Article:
Unwrap your best holiday health: Ways to keep moving from Thanksgiving through those New Year’s Celebration

“Take care of your body. It’s the one place you have to live.”–Jim Rohn

This is my fifth installment of celebrating and encouraging movement for everyone.  If you’ve read my previous pieces, you already know that my goal is fairly simple.  I want to encourage everyone to move more in whatever manner works best for you, your body, and your schedule.  I do not believe in one-size fits all when it comes to fitness and health goals.  Instead, I am writing to explore techniques, habits, and motivations for incorporating more movement into life, even during the upcoming holiday season.

Why should you consider maintaining your movement/exercise routine during the weeks of Thanksgiving through the New Year celebration?  There are many possible reasons, but only you can decide your why(s).  Personally, it allows me to feel as if I have accomplished one positive thing for the day.  If everything else derails throughout the day, at least I exercised–even if it had to be for a reduced amount of time.  However, there are so many more valid reasons.

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Increased movement and exercise is one positive way to combat the stress that often accompanies this season.  Although stress isn’t a disease, per se, it is the body’s physical, mental, and emotional responses to external events, especially change, which often occur from Thanksgiving through the New Year celebrations. High levels of holiday stress can detrimentally impact mental health.  However, being physically active throughout the holidays is a proven technique to significantly reduce stress levels.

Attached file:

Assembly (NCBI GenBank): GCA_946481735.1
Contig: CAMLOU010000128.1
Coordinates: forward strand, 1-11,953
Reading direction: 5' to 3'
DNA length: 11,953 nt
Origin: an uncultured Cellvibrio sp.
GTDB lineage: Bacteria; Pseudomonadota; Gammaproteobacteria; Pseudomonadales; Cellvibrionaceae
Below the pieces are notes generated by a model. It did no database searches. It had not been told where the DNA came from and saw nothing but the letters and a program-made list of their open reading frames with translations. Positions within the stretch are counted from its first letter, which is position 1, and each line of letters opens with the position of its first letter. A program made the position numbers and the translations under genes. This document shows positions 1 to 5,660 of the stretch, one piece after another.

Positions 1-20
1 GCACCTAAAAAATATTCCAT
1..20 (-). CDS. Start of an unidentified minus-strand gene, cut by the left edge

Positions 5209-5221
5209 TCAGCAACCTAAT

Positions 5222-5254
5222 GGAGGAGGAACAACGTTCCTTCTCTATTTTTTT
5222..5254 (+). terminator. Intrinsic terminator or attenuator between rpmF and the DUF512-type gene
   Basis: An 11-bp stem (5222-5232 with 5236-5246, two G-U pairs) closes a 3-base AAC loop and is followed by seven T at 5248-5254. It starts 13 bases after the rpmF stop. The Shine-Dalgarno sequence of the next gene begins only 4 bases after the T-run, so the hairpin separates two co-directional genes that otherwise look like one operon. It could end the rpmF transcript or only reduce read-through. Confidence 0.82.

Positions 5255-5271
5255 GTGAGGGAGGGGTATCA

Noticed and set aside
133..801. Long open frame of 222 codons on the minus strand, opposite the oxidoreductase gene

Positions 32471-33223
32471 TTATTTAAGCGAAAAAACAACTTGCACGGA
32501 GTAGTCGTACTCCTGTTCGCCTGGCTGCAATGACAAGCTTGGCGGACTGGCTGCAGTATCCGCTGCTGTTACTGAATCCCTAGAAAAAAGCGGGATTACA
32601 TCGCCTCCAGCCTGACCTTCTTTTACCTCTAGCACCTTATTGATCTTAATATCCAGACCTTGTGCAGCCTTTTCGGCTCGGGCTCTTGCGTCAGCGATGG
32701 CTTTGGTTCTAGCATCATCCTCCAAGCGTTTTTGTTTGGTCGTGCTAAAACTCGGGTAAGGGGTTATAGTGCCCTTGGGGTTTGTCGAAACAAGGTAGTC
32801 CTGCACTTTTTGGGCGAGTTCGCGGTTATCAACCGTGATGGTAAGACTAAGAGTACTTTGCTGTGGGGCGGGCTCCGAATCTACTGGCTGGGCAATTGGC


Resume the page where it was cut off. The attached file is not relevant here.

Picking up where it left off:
Along the same lines, exercise during the holiday season can provide structure to your schedule. If you have already committed to moving more throughout your day/week, and you have already been consistently applying it, then continuing to follow through with that plan builds at least a sense of familiarity and comfort.  Even if you have to reduce your time and/or days for physical activity, there is at least that semblance of reassurance that you are choosing to still take care of yourself, which can increase the likelihood of making another healthier choice throughout your day/week.

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As counterintuitive as it may seem, exercise gives you more energy during the holidays.  Harvard Health explains it this way. Increased movement and exercise increases oxygen circulation, which in turn, allows your body to energy more efficiently and therefore function better.  Furthermore, exercise increases cellular level changes, including augmenting the production of mitochondria inside your muscle cells. Having more mitochondria translates to your body possessing an adequate energy supply.  Plus, exercise boosts the production of the feel-good hormones that likewise make you feel more energetic.

Exercise and increased movement is a proven way to combat anxiety and depression, often associated with the holiday season. Let’s be honest, for many people, the holidays often serve as a reminder of loved ones and traditions lost to the past.  For others, the increased requirements for more socialization, or so-called holiday-expectations, can trigger the desire to curl up in a fetal position and hide until the season is over.  Furthermore, increased levels of darkness often precipitate seasonal affective disorders (SAD), a form of depression that affects approximately 10 million people annually. Physical activity is a proven method for reducing symptoms by releasing endorphins that increase positive feelings.  

Physical activity can reduce increased sedentary behavior associated with late fall and winter months. Colder and/or inclement weather can reduce motivation to get outside and move. It’s only natural to want to stay in and watch sporting events, stream series, or watch old movies while noshing your way through comfort food snacks and often calorie laden beverages.  While there’s nothing inherently wrong with these behaviors, too much inactivity is not beneficial to the body, mind, and even spirit.  A commitment to physical activity, even if it is laps around your house on commercial breaks during sporting events or between streaming episodes will go a long way promoting your overall well-being.